Why This Matters


    According to College Navigator, there are 33 programs that grant two-year associate degrees in Kansas.


    Statistics collected by College Board show that Kansas students paid an average of $3,297 in tuition and fees for public, in-district community college during the 2020-21 school year.


    The National Center for Education Statistics revealed that, during the 2018-19 school year, 76.9% of students attending two-year institutions received financial aid. This is equivalent to 437,899 students.

Our Research

To create a comprehensive list of the learning opportunities and job training available in Kansas, we reviewed private and public community colleges as well as trade, technical, and vocational programs. We based our selections on tuition costs, required number of credits, and coursework delivery format (such as online or in-person).

To verify the quality of every program, we only included accredited institutions. The majority of the colleges on our list are accredited by the Higher Learning Commission (HLC), a regional accreditor recognized by the Council for Higher Education Accreditation (CHEA). They measure the quality of programs in the central United States by evaluating mission, ethics, learning quality, improvement rate, and planning capabilities.

  • 53hours to write this article
  • 34universities and colleges we assessed
  • 124education programs we compared

The Top 50 Community Colleges in Kansas

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What You Should Know About Graduating From Community College in Kansas

As you look through different community colleges, you should consider your salary goals and focus on careers that align with these goals. In May 2020, the top five highest paying careers for associate degree holders in Kansas were air traffic controllers, diagnostic medical sonographers, nuclear medicine technologists, dental hygienists, and magnetic resonance imaging technologists.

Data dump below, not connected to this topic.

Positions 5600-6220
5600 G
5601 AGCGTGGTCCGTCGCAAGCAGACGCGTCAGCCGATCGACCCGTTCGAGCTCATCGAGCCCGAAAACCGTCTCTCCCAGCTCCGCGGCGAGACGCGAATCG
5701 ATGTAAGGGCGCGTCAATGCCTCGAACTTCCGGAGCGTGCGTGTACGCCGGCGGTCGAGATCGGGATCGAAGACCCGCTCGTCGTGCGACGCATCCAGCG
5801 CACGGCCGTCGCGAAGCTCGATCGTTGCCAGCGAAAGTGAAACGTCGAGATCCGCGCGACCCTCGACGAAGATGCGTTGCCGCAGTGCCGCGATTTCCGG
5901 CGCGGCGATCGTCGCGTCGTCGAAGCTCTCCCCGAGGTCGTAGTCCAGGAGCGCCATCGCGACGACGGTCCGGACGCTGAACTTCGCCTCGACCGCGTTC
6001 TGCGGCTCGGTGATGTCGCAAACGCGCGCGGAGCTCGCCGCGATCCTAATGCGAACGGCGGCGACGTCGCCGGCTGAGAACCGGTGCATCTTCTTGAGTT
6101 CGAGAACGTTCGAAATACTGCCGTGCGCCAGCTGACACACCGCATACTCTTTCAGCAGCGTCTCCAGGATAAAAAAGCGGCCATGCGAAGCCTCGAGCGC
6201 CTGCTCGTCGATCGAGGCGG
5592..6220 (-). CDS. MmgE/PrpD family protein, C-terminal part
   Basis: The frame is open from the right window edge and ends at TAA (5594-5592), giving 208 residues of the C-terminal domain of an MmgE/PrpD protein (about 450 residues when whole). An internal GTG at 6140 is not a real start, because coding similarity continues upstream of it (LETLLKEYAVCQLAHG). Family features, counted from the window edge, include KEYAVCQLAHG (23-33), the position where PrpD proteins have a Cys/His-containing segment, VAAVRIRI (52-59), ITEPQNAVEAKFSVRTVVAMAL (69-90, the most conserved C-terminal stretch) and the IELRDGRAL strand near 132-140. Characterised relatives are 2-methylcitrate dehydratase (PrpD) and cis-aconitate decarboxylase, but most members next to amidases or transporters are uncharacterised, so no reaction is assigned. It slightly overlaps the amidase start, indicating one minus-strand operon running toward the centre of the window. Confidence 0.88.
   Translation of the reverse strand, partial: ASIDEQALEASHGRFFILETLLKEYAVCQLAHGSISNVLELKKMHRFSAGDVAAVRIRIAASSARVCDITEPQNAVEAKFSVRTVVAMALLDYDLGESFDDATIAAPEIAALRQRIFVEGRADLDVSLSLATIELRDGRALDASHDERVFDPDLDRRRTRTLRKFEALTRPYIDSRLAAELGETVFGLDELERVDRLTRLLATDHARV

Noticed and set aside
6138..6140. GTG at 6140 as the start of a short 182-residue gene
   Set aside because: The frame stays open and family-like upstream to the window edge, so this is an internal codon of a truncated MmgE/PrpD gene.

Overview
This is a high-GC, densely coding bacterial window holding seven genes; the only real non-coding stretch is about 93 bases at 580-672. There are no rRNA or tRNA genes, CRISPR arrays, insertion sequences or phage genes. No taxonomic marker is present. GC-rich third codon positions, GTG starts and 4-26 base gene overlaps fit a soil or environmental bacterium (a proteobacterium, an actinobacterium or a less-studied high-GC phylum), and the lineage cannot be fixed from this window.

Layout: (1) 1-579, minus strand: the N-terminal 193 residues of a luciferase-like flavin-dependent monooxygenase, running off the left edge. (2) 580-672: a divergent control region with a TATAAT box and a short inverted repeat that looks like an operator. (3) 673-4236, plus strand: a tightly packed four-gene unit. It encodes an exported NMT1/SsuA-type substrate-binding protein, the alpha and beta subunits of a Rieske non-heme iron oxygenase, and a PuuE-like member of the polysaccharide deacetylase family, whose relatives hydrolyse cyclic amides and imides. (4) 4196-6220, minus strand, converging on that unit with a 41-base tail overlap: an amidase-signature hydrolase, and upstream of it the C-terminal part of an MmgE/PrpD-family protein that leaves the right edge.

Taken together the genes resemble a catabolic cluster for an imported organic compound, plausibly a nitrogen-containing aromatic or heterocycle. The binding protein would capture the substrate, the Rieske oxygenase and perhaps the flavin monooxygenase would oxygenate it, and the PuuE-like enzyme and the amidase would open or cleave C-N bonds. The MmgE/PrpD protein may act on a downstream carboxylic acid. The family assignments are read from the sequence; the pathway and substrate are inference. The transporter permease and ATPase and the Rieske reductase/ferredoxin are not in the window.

The job market can be competitive, especially for new graduates. Job seekers in Kansas should consider fields that tend to have high levels of employment. Occupations that require an associate degree and have the most annual job openings for the next decade are paralegal and legal assistants, preschool teachers (excluding special education), physical therapy assistants, dental hygienists, and radiologic technologists.

While some occupations are expected to grow in terms of employment, others will decline over the next ten years. Jobs projected to decline for associate degree holders in Kansas include desktop publishers, radio and cellular equipment installers, embalmers, funeral service managers, and avionics technicians.

What’s Next?

As you prepare for community college, you should consider how you plan to fund your education. For those interested in financial aid, we’ve put together a list of federal and state resources that review the scholarships available to associate degree students in Kansas.

  • Kansas Department of Education. The Kansas Department of Education helps students obtain funding for higher education by connecting them to loan programs, state scholarships, and general budgeting information.
  • Federal Student Aid. Around $120 billion in scholarships, grants, and loans is distributed annually by the U.S. Department of Education’s office of Federal Student Aid. To see if you qualify, simply visit the FAFSA4caster. You can also apply through the online FAFSA form.
  • CareerOneStop. This site, sponsored by the Bureau of Labor Statistics, connects students to resources for scholarships and grants. Students can access details about award amounts, application requirements, and deadlines for scholarships available in their state. It also lets users filter searches by degree type.